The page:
Posts Tagged Jewish Philosophy

Tanor shel Achnai

One of the most fascinating and perplexing episodes in talmudic literature is the fierce debate between Rabbi Eliezer and the sages over an apparently arcane point of Jewish law.

Thank you to Rabbi Yaakov Berkowitz of the St. Louis Kollel for inviting me to contribute to the Amud Yomi program with this discussion.

Click here to watch and listen.

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Unmasking Frum Women

My unpublished letter to Mishpacha Magazine, 12 November 2016:

Dear Editors,

I found interesting the juxtaposition between last week’s letters regarding Hillary Clinton’s cover picture and Rabbi Grylak’s weekly insights into the parsha.  His essay began with the introduction, “From age three, Avraham was asking questions, challenging the pervading belief system of the time.”

So I’d like to ask some questions of my own.  If I can sit across from a woman at the Shabbos table, if I can pass a woman in the grocery store aisle, if I can survive spiritually crossing paths with the secular women who live in my neighborhood or work in my office, why is my neshoma so profoundly threatened by a picture of a modestly attired woman in a magazine?

And, assuming that there is indeed a reasonable answer, then what about this:  is it not possible — given the mores of the modern world — that some young women and girls in our communities might interpret the exclusion of feminine images from Torah publications as symptomatic of a society that degrades the value and contribution of women, and who therein find a pretext to reject normative hashkofah?  If so, is the gain worth the loss?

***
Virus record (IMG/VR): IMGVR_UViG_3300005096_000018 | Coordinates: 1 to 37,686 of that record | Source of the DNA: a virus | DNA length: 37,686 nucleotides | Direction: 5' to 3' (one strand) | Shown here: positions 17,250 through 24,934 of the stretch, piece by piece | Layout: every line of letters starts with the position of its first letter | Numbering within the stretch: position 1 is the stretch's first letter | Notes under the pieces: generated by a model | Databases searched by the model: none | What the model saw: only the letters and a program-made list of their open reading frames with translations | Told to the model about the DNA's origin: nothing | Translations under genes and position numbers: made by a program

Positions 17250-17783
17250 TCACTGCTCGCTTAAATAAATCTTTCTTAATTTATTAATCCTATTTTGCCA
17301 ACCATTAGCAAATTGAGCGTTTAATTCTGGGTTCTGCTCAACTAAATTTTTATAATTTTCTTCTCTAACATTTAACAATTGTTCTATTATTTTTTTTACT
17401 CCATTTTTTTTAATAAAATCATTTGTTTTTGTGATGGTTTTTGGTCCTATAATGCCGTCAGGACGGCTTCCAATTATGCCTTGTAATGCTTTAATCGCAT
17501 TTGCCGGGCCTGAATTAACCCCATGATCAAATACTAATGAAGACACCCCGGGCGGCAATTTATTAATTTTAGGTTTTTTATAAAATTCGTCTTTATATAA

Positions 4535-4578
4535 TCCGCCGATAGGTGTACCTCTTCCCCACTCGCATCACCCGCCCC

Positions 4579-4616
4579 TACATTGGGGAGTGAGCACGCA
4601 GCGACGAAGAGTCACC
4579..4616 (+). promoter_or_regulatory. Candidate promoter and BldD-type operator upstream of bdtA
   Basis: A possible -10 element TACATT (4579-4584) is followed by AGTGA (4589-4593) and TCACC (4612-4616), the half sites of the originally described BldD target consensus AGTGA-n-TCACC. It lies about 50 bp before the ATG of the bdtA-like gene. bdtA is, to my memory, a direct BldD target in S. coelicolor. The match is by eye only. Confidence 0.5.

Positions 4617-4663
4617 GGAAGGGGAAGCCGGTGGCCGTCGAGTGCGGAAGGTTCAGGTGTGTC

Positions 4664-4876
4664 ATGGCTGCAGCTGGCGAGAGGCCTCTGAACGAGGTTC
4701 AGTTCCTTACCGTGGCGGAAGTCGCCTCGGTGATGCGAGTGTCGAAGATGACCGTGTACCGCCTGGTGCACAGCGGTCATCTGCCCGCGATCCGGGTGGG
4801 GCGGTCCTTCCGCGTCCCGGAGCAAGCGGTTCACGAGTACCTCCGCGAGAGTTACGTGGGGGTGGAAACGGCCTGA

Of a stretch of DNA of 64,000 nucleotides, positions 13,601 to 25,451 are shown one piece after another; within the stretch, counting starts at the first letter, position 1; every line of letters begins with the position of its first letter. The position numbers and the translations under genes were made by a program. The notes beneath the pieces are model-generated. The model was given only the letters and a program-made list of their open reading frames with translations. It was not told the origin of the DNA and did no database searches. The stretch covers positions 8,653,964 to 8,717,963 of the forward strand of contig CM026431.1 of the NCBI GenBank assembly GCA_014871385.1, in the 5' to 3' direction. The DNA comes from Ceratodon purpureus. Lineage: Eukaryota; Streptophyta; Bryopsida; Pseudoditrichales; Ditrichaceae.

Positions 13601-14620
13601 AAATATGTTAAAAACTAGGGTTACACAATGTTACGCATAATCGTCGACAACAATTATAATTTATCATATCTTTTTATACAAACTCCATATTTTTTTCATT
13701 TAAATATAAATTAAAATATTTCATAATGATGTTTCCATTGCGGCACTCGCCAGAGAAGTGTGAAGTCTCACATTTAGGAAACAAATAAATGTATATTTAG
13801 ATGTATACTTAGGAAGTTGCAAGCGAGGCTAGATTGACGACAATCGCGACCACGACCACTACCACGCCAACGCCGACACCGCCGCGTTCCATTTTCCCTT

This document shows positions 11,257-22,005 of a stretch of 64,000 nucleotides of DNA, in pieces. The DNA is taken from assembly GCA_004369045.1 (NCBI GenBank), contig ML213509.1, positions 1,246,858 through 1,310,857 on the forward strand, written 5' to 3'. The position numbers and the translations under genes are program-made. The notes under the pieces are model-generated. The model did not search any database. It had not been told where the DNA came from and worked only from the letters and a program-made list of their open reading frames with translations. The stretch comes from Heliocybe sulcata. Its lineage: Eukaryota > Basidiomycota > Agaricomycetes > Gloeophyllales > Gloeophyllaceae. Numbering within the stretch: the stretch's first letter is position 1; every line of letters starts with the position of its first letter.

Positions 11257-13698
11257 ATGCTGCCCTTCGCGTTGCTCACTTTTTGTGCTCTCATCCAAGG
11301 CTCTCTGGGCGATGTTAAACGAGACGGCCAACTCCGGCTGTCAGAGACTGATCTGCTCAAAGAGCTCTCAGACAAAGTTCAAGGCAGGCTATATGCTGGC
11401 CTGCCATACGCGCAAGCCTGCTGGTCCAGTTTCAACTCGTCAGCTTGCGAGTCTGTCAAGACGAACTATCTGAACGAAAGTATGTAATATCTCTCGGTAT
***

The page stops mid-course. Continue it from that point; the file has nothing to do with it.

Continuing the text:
I’m no gadol, so these are not my questions to answer.  But I’m reminded of what Rav Nota Schiller is fond of saying, that the Torah allows the Jews to change enough to stay the same.

It’s worth at least contemplating which changes will ultimately benefit Klal Yisroel in the future even as we fiercely defend the traditions of the past.

Yonason Goldson

Click here to see what prominent rabbinic figures have to say on the issue.

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Save the date — November 4 book launch event

PB Meme -- Awareness we cannot do everythingIf you live in the St. Louis area, please join me on Wednesday 4 November at 6:30 PM when Subterranean Books will be hosting a launch party for my new book, Proverbial Beauty: Secrets for Success and Happiness from the Wisdom of the Ages.  There will be a reading, Q & A, and a book signing.

6275 Delmar Blvd, in the Loop

I hope to see you there, and bring a friend!

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The Real Rainbow Coalition

rainbow_wallpaperI can always count on my friend Daniel Jacobsen to pose simple questions with complicated answers.  Whenever I see him coming at me with that look in his eye, I know my brain is in for some heavy lifting.

This time was no exception.  “I’ve been wondering about the rainbow,” he began.  Here we go, I thought.  And I was right.

“Why did God choose something so beautiful as a symbol of destruction?”

Much has been made of the shape of the rainbow:  even as the Almighty points the arrows of divine wrath away from us, it is only His promise to Noah that protects us from the natural consequences of our own moral corruption.

But what do the colors and the beauty of the rainbow signify?  Here was another simple question that had never occurred to me.  I told Daniel that I’d have to get back to him.

What is a rainbow but the refraction of white light into a multitude of colored bands?  Like the air we breathe and the water we drink, we take white light for granted; by doing so, we fail to appreciate the very blessings that are most essential to our existence.  Indeed, as Rabbi Moshe Chaim Luzzato observes in the introduction to his ethical classic Mesillas Yesharim, those things that are most obvious to us are the things most easily forgotten.

Only when moisture in the air disperses photons into a spectrum of color do we stop and marvel at the beauty of light.